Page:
Motion of the charged particle oblique to magnetic field

This is the general case of motion of a charged particle in magnetic field. Here, velocity and magnetic field vectors are at an acute angle θ. In order to study the motion, we resolve the velocity vector such that one of the components is parallel and other is perpendicular to the magnetic field.

v | | = v cos θ v | | = v cos θ v = v cos θ v = v cos θ

The velocity component perpendicular to the magnetic field results in a magnetic force which provides the necessary centripetal force for the particle to move along a circular path as discussed in previous section. On the other hand, the velocity component parallel to magnetic field results in zero magnetic force and motion in this direction is unaffected due to this component of velocity. The charged particle moves in this direction without being accelerated.

We can visualize superimposition of two motions. The initial conditions of set up are shown in the figure in which particle is shown to have velocity v at the origin of coordinate system. The magnetic field is directed in x-direction. The magnetic force (F) due to perpendicular component of velocity and magnetic field is directed in negative z-direction.

Figure 6: Motion of charged particle oblique to magnetic field
Helical motion
 Helical motion  (mm4.gif)

If we ignore the parallel component of velocity, then particle will follow circular path due to perpendicular component of velocity in y-z plane as shown here :

Figure 7: Motion of charged particle oblique to magnetic field
Helical motion
 Helical motion  (mm5.gif)

But, there is a component of velocity in x-direction. The charged particle still completes a revolution, but not in the circular plane because charged particle also moves in the direction perpendicular to the circular plane. The net result is that the path of revolution is a stretched out series of circles in the form of a helix.

Figure 8: Motion of charged particle oblique to magnetic field
Helical motion
 Helical motion  (mm6.gif)

The expression for radius is similar as that for the circular motion under magnetic field (earlier case). The only change is that v is exchanged by v v .

R = m v q B = m v sin θ q B R = m v q B = m v sin θ q B

The expressions for time period, frequency and angular velocity etc do not change as these parameters are independent of velocity.

The distance between two consecutive points in x-direction determines the pitch of the helical path. This distance in x-direction is traveled by the particle with the parallel component of velocity in the time in which particle completes a revolution. If T be the time period of revolution, then pitch, p, of the helical path is :

p = v | | T = v T cos θ = 2 π m v cos θ q B p = v | | T = v T cos θ = 2 π m v cos θ q B

Example 1

Problem : An electron with a kinetic energy of 10 eV moves into a region of uniform magnetic field of 5 X 10 - 4 5 X 10 - 4 T. The initial angle between velocity and magnetic field vectors is 60 degree. Determine the pitch of resulting helical motion.

Solution : The expression of pitch of helical path is :

p = 2 π m v cos θ q B p = 2 π m v cos θ q B

We notice here that speed is not directly given. However, kinetic energy is given in electron volt unit. By definition, an electron volt is equal to kinetic energy gained by an electron while passing through a potential difference of 1 V. We get kinetic energy in Joule by multiplying electron-volt value by 1.6 X 10 - 19 1.6 X 10 - 19 .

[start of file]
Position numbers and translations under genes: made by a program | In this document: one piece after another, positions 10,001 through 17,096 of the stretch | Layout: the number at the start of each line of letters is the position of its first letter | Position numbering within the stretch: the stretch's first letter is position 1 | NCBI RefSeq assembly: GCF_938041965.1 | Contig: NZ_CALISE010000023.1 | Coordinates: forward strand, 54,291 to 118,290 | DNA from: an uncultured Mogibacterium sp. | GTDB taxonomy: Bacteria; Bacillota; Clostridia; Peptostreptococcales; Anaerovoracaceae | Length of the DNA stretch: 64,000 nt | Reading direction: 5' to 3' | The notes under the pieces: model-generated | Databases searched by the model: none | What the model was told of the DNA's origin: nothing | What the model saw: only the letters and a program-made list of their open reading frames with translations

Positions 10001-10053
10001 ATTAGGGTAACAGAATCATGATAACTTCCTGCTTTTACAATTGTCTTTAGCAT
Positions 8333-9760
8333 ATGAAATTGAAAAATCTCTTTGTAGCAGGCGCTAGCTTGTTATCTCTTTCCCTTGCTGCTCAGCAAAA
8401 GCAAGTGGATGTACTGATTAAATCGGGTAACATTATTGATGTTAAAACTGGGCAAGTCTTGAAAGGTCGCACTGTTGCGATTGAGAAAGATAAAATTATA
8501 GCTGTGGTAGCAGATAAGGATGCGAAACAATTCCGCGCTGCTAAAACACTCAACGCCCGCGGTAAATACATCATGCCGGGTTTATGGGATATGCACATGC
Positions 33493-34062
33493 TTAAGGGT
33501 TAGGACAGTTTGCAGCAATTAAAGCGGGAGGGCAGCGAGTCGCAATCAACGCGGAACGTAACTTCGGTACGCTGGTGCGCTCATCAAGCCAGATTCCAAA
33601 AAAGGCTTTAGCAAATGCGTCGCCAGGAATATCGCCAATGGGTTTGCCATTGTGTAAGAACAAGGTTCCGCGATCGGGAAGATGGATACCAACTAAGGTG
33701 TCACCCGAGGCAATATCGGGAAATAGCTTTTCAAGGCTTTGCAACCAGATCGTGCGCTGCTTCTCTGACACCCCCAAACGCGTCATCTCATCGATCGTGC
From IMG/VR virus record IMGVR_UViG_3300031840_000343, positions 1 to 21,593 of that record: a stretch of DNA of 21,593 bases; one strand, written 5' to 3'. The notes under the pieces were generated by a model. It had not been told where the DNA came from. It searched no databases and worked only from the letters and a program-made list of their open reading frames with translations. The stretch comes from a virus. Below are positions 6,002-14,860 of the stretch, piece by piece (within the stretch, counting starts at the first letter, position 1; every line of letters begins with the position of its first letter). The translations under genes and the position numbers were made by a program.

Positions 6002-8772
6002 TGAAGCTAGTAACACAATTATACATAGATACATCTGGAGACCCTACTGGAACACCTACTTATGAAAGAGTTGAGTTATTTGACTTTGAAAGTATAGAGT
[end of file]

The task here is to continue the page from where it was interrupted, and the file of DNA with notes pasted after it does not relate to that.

K = m v 2 2 = 10 e V = 10 X 1.6 X 10 - 19 J = 16 X - 19 J K = m v 2 2 = 10 e V = 10 X 1.6 X 10 - 19 J = 16 X - 19 J v = 2 K m = 2 X 16 X 10 - 19 9.1 X 10 - 31 = 3.52 X 10 12 = 1.88 X 10 6 m / s v = 2 K m = 2 X 16 X 10 - 19 9.1 X 10 - 31 = 3.52 X 10 12 = 1.88 X 10 6 m / s

Putting values in the expression of pitch :

p = 2 π X 9.1 X 10 - 31 X 1.88 X 10 6 X 0.5 1.6 X 10 - 19 X 5 X 10 - 4 p = 2 π X 9.1 X 10 - 31 X 1.88 X 10 6 X 0.5 1.6 X 10 - 19 X 5 X 10 - 4 p = 6.71 X 10 - 2 m = 6.71 c m p = 6.71 X 10 - 2 m = 6.71 c m

Magnetic bottle

In plasma research, one of the main tasks is to contain plasma (ions or charged elementary particles). Plasma particles can not be restrained in any material confinement because of extraordinarily high temperature associated with them. A magnetic bottle is an arrangement of two magnetic sources (solenoids or any other magnetic source) which produce magnetic fields. The arrangement is such that direction of magnetic field is from one solenoid to another. The magnetic field between two solenoids is non-uniform. It is stronger near the solenoid and weaker in the middle. See that lines of force are denser near the solenoids and rarer in the middle.

A charged particle is in the helical motion in this magnetic region. As it moves in stronger magnetic region near the solenoid, the radius of helical path is smaller. On the other hand, the radius of helical path is greater in the middle as magnetic field is weaker there.

R = m v q B R = m v q B

Figure 9: The charged particle is trapped in magnetic field
Magnetic bottle
 Magnetic bottle  (mm7.gif)

As the particle reaches towards the solenoid i.e. end of the arrangement, it is rebounded because there is a component of magnetic force pointing towards the central part of the arrangement. See figure that how force components point toward middle. This component decelerates the particle till it stops and starts moving in opposite direction. The stronger magnetic region near the solenoid, therefore, functions as reflector of charged particles.

In this manner, plasma particles are confined within a region due to suitably designed magnetic field. The whole arrangement works like a bottle for the charged particles and hence is called magnetic bottle.